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NASA Satellite Image of the Black Hills from Space


NASA is good for all kinds of things. Researching the origins of the universe, for example, or promoting international cooperation. And sure, those things are great and noble and all, but when it comes down to the cool factor, it's NASA's photos that take the cake.

The NASA Image of the Day site is fairly popular at my office, and my coworkers with a nerdy streak aren't above using the occasional image for their computer desktop. The Mars rovers have made pretty regular appearances, in fact.

I've seen some pretty stellar pictures of Earth lately, so I thought I'd root around and see if there were some nice satellite images of the Black Hills. The Booster Bunch didn't disappoint. I found a really nice and detailed image, above. (Click here if you want to download the full image from NASA.)It was taken as part of a study on drought. You can see Belle Fourche Reservoir at the top of the picture, Keyhole Reservoir (in Wyoming) on the left side and Rapid City sprawling out from the edge of the hills on the right. I think the division between the Black Hills proper and the Bear Lodge Mountains, the part of the Black Hills that spills into Wyoming on the northwest side, is pretty striking.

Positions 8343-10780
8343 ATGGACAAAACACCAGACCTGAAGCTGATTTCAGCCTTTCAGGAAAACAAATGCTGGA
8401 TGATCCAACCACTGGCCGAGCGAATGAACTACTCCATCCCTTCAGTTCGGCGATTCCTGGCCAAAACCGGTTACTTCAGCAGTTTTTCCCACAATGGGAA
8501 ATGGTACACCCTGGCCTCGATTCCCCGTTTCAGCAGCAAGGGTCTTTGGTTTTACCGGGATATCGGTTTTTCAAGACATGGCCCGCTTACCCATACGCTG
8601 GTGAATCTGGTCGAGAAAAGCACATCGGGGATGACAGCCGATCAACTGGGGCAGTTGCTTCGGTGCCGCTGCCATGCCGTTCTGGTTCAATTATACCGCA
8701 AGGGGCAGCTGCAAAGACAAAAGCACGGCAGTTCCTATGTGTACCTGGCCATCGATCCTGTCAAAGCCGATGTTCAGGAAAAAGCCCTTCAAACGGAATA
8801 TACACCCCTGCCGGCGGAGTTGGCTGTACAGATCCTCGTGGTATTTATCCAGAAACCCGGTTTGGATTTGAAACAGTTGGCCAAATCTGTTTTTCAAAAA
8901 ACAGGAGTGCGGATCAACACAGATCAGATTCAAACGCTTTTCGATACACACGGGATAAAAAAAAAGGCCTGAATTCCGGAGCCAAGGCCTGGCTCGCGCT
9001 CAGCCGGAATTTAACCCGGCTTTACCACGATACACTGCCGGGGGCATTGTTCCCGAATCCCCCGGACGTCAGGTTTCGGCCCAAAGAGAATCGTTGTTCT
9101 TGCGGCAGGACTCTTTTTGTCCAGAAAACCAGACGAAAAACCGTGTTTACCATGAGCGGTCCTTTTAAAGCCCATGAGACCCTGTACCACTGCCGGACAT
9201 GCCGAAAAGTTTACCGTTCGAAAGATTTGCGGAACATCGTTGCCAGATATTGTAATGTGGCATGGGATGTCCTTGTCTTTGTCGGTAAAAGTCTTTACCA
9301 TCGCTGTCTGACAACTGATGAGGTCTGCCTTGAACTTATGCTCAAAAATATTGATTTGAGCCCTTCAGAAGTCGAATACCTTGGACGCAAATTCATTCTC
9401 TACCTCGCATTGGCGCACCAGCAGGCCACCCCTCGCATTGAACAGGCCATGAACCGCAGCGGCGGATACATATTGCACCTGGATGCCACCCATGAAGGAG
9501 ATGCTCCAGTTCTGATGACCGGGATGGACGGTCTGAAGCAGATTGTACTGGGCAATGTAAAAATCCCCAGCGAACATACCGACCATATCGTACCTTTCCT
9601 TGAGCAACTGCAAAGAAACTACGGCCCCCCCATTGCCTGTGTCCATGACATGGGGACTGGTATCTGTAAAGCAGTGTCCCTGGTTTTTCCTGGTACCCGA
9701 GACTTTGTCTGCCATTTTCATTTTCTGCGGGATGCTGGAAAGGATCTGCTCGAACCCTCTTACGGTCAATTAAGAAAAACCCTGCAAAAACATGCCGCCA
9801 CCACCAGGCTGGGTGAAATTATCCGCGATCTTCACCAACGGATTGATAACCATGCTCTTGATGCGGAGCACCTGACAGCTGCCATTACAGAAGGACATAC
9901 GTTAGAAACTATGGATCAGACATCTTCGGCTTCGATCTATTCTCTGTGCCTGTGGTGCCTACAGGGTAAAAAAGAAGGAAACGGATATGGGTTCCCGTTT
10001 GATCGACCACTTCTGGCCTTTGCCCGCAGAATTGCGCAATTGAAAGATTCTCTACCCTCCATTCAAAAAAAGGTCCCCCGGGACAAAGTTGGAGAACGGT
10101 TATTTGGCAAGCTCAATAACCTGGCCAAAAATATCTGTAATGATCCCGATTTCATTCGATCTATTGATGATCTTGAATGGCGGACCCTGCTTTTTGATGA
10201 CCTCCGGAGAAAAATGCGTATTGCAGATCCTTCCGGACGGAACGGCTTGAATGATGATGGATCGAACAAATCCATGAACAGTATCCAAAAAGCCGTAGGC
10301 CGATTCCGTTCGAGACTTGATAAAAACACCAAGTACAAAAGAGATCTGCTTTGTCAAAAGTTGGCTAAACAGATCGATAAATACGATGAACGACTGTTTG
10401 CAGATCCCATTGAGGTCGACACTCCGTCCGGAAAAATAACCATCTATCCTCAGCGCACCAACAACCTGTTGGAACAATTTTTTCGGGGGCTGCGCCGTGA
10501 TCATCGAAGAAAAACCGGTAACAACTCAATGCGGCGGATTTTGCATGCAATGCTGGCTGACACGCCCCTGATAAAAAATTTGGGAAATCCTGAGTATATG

So's the difference between the green hills and the brown plains. Anyone who's driven to the Black Hills in the summer can attest to the sudden change from brown, dried out grasslands to emerald ponderosa forests. The distinct change in landscape led some early travelers to describe the Black Hills as "an island in a sea of prairie," and it's easy to see why when you look at a photo like this.

About the Author

Dustin is a fifth-generation South Dakotan, grew up exploring the forested gulches of the Black Hills. While studying at Oxford University, Dustin discovered the amazing combination of student discounts and the European rail system, and set off to see the continent. Eleven countries, five trains, a Greek fishing boat and several pubs later, Dustin realized a deep affinity for travel. Although he’s journeyed across three continents since then, the Black Hills remain one of his favorite places to explore. Now a member of the Western Writers of America, Dustin has penned several travel guides on the Black Hills, Badlands, South Dakota, North Dakota, Montana and Wyoming for publishers including Fodor’s and Globe Pequot.

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